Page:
Just this week a report by the European Academies’ Scientific Advisory Council (EASAC) stated that 36pc of the EU’s greenhouse gas emissions were coming from buildings, and that the Near Zero Energy Buildings (NZEB) guidelines which Ireland is currently striving towards, are an already outdated standard.

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The kitchen with the stairs deployed for storage.

The kitchen with the stairs deployed for storage.

The kitchen with the stairs deployed for storage.

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It tells us that we must find more ways to dispose of less in upgrading or replacing existing outmoded buildings.

Déjà Vu proves that one-off home builders can also do their bit for the environment by avoiding complete or near total demolition. The way forward is to pause for thought for upcycling before the bulldozer is sent in.

The new extended split level detached family home, which took just under a year to construct, is positioned on the south slopes of Killiney and Dalkey Hills to enjoy some of the very best sea views on offer in the capital.

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The family room with sea views

The family room with sea views

The family room with sea views

At almost 2,600 sq ft, the energy efficient home uses every inch, to the degree that O’Callaghan has even made the staircase a functional part of the open plan kitchen/living/dining storage, with clever built-in units and a walk-in larder installed underneath.

The kitchen has a custom-designed Kube kitchen with oak floor, Calacatta quartz worktops with a Quooker hot and cold-water tap and Neff appliances. O’Callaghan also gave the house a dramatic upstairs living room with sea views, opening out at one end to a big balcony terrace.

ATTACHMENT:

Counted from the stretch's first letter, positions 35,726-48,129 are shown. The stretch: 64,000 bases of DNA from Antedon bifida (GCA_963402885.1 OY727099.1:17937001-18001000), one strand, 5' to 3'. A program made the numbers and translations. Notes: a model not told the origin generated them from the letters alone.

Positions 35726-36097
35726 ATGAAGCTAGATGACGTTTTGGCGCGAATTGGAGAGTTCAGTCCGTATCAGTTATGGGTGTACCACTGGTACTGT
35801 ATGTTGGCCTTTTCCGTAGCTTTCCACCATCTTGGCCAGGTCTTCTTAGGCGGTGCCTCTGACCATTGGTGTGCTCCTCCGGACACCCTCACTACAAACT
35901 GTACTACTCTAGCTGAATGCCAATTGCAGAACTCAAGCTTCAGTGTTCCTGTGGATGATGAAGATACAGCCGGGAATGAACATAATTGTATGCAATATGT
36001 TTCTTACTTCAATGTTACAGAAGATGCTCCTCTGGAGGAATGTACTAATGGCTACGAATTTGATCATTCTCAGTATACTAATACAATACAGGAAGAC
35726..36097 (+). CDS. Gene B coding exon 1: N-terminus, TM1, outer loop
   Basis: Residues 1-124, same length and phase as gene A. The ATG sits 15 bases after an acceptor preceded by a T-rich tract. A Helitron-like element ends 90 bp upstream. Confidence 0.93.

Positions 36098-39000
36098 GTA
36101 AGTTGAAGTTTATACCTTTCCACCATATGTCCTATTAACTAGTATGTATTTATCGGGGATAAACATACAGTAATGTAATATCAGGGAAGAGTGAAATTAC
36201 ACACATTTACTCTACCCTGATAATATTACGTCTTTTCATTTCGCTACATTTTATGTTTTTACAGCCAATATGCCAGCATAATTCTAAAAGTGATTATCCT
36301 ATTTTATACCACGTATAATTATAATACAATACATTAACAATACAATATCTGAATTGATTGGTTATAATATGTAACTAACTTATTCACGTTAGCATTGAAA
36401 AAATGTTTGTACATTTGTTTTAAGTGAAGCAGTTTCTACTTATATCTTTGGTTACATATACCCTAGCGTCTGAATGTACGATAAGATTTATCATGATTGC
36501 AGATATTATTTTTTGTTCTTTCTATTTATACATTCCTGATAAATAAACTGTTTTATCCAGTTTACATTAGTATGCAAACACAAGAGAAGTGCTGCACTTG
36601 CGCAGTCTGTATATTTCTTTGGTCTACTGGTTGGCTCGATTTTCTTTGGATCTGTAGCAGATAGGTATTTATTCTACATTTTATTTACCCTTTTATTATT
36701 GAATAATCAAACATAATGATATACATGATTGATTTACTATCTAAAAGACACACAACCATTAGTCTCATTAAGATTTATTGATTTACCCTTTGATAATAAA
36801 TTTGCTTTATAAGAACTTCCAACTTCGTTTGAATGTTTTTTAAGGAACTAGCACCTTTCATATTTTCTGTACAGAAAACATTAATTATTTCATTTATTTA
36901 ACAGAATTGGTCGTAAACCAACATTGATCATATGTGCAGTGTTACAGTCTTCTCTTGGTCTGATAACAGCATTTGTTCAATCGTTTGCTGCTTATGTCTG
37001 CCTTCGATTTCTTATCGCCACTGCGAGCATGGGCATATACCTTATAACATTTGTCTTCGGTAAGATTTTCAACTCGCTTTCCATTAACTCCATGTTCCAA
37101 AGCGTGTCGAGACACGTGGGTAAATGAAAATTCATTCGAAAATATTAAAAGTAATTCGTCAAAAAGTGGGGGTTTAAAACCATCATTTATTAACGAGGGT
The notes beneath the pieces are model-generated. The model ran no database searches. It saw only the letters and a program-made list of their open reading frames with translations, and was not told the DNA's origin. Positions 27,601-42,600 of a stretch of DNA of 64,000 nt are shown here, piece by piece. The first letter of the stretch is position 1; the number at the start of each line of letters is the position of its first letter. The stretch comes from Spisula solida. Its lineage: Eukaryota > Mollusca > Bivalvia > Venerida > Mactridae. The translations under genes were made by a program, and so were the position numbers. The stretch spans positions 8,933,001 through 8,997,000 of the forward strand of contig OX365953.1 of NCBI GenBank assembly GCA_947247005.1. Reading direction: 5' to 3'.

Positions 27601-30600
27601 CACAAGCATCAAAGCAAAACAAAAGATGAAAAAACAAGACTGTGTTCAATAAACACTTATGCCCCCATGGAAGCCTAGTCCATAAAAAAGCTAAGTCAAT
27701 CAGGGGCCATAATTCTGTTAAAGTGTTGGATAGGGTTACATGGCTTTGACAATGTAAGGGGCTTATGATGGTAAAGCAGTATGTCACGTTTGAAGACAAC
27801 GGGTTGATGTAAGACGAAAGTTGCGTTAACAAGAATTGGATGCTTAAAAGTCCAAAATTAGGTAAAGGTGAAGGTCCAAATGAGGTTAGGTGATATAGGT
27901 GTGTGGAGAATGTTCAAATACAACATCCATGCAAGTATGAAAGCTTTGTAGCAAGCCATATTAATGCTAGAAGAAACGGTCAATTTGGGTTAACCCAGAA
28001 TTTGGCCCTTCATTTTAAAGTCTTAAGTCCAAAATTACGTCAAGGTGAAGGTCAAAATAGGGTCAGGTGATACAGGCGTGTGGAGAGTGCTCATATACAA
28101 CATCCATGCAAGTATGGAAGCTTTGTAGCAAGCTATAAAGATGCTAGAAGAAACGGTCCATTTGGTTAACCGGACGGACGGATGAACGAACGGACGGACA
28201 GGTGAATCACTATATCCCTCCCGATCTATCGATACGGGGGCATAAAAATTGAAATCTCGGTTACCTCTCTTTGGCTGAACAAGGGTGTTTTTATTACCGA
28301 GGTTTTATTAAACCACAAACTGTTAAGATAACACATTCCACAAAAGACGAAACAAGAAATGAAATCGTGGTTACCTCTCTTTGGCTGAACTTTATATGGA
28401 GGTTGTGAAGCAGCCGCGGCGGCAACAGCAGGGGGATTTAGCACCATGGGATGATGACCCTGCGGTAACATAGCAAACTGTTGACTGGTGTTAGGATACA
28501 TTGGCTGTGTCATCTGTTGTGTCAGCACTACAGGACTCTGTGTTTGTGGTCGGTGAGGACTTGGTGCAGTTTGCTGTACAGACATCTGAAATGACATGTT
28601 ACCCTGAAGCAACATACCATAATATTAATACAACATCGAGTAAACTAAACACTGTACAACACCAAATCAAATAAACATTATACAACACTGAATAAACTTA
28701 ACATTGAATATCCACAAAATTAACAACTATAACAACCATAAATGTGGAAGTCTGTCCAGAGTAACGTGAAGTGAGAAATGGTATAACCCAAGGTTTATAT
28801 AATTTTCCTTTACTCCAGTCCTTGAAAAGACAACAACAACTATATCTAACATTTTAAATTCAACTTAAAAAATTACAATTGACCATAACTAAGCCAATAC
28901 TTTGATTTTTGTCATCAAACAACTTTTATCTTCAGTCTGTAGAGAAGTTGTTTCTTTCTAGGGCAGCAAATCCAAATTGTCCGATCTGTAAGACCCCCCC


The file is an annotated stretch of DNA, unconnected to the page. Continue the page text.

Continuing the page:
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The study

The study

The study

The eco credentials are greatly enhanced by the use of the remarkable technology that is its Nibe Air/Water heat pump system. This literally makes home heating and hot water out of fresh air.

The solar energy contained in the outdoor air is sucked in, combined with a gaseous refrigerant and with pressure, generates heat for both central heating and hot water. High standard aluclad windows and external wrap insulation make Déjà Vu super snug and eco smug.

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There are four double bedrooms

There are four double bedrooms

There are four double bedrooms

The accommodation includes an entrance hall, the aforementioned kitchen/dining, a family room, a study, that upstairs sitting room and four double bedrooms. The master is ensuite and there are two more bathrooms.

The gardens were designed by Bloom gold medallist Robert Moore, who has re-landscaped with stone walls, fencing, planted beds and pleached trees (to increase privacy).

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The back garden has a terrace and play area

The back garden has a terrace and play area

The back garden has a terrace and play area

Through electric timber gates there’s car parking at front and the back garden has a play area with custom made treehouse, monkey bars and swings.

It’s high above Dalkey town with its amenities and shops and the owners (a family with young children) can accesses White Rock beach down the Cat’s Ladder steps onto Vico Road. Now they’re selling up for €2.2m through Sherry FitzGerald in order to break new ground on an eco upgrade for a period house. Déjà Vu?